Quilts: Woven Into Our History

June 18th, 2016 country quilts

Part of the Piper Classics Series on Country Quilts

Quilting has been around since the days of the Pharaohs.

Archeologists exploring Egypt once uncovered a 5,400-year-old figure wearing a quilted garment. But how did we get from the age of King Tut to the warm country quilt draped over your bed?

As people migrated, explored and conquered, they brought the art of quilting with them from place to place. One of those places was America. Quilting has been – forgive the pun – part of the fabric of our country since its earliest days.

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“The history of America can be seen in the history of quilts”

Quilts tell our story. They were made to prepare settlers for their journey into the west, to keep soldiers warm during the Civil War and even – according to oral tradition—send messages to escaped slaves on the Underground Railroad.

“Through the years, quilts have become documents of history,” says the National Park Service in its look at quilting in the pioneer era as part of its celebration of the 150th anniversary of the Homestead Act.

“They are the products of their society, influenced by the culture, and the environment of the people who made them. The history of America can be seen in the history of quilts. Stitched into these quilts is the rich heritage of thrifty self-sufficient women who helped homestead the land, the history of families sewn into quilts one patch or one stitch at a time, and the legacy of the art of quilting, passed on from generation to generation.”

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The truth about quilting bees

Visit pretty much any town and you’ll find a quilting guild, a place where quilters can come together, practice their craft and socialize.

These guilds are the descendants of the quilting bee, a practice that has its roots in Colonial America.

As the International Quilt Study Center & Museum writes on its website, the concept of Quilting Bees “has reached mythic proportions as a symbol for the cooperative nature of early colonial work.”

Women in the late 18th century shared the work of quilt making. Quilting parties were common, similar to other work cooperatives like harvesting and barn raising events. These early quilt parties were about cooperative work first, and socialization among women was a valued by-product. In the early part of the 20th century, writers like Eliza Calvert Hall romanticized quilting bees, as an opportunity for women to socialize and for young men and women to meet “in acceptable social settings.”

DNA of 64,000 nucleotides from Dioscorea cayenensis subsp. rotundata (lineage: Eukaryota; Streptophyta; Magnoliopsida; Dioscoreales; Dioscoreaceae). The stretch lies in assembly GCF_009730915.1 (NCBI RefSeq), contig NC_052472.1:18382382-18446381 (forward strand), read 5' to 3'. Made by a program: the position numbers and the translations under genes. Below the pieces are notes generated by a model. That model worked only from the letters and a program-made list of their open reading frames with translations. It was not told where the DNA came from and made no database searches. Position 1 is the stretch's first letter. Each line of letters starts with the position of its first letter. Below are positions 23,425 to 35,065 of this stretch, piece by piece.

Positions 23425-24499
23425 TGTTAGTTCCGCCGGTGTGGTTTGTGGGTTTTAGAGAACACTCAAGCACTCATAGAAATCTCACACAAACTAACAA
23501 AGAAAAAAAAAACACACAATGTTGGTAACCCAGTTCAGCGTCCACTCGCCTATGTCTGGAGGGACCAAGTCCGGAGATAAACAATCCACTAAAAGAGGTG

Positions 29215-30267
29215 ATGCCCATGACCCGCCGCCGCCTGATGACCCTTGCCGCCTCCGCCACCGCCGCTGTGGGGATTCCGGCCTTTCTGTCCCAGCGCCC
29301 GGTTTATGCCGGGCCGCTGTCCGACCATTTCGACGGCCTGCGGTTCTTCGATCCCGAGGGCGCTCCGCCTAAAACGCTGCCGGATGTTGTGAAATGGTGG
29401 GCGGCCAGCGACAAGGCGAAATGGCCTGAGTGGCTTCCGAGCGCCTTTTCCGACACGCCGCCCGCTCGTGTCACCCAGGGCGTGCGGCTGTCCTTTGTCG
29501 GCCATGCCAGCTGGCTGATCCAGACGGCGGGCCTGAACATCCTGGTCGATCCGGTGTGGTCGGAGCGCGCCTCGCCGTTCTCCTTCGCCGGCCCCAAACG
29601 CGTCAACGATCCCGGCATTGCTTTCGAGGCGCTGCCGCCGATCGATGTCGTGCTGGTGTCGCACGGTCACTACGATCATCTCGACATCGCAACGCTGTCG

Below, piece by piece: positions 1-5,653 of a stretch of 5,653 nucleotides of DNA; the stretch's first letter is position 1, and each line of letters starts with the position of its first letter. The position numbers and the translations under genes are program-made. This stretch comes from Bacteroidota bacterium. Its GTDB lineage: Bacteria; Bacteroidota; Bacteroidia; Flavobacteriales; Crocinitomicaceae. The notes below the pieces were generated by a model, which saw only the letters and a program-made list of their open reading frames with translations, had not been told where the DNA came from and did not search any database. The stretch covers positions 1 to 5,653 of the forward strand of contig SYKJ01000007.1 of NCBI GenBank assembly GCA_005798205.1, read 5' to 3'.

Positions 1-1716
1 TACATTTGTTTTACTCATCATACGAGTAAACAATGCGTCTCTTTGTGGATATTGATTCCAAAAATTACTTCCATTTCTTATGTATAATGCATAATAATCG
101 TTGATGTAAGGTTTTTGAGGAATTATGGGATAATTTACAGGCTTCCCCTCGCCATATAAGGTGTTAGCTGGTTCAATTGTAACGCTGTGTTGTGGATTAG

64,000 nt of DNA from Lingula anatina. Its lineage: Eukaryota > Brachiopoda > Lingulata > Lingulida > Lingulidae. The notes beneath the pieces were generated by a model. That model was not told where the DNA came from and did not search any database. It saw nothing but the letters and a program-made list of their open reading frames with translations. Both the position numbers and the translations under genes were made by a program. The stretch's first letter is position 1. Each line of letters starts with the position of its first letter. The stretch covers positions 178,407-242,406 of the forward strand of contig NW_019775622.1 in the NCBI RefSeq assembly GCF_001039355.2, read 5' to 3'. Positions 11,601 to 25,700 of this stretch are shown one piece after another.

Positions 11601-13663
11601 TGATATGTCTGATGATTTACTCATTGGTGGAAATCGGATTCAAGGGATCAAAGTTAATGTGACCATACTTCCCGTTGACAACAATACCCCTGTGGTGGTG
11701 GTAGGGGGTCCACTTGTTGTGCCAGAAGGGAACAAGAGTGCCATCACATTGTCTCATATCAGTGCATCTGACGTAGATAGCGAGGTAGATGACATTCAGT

Quilts do important work

At various times throughout their history, quilts have served a noble purpose.

During the Civil War, women on the home front made some 250,000 quilts for Union soldiers. These were fairly modest quilts, with simple patterns and made from whatever fabric was on hand. When the U.S. entered World War I in 1917, the government urged the public to make quilts instead of using blankets, as the wool used for blankets was reserved for the war effort.

iStock_1208169_SMALL.jpgThen there are stories of the Underground Railroad quilts, used to pass coded messages to help slaves escape the American south before and during the Civil War.

Typically, most slaves were forbidden from learning to read, which is why codes were so important: words, phrases and – in the case of the quilts – symbols were vital to pass along information. Quilts hanging out to air were a normal part of plantation life, allowing the messages to pass while avoiding notice from plantation owners.

Different patterns would mean different things. An X-like crossroads symbol, for example, signified Cleveland, which was the main crossroad for the Underground Railroad. We should note that everything we know about quilt codes comes from oral histories, and that historians say there is no written record of whether the codes ever existed.

More recently, we’ve used quilts to record loss. Begun in 1987, the 48,000 panel AIDS Memorial Quilt is the largest piece of folk art ever created. The project has inspired others to fashion similar quilts, remembering the victims of breast cancer, the Sept. 11 attacks and the Iraq War.

Is the quilt you own meaningful in some way? Maybe it kept you warm during a winter power outage. Perhaps it has been passed down through many generations. Maybe you learned to sew it from your grandmother. Maybe you just enjoy the pattern, colors, and the essence of American history it imparts to your home.

And if you’re not a quilt owner it’s never too late to become one. Visit Piper Classics and find something that can become part of your family’s story.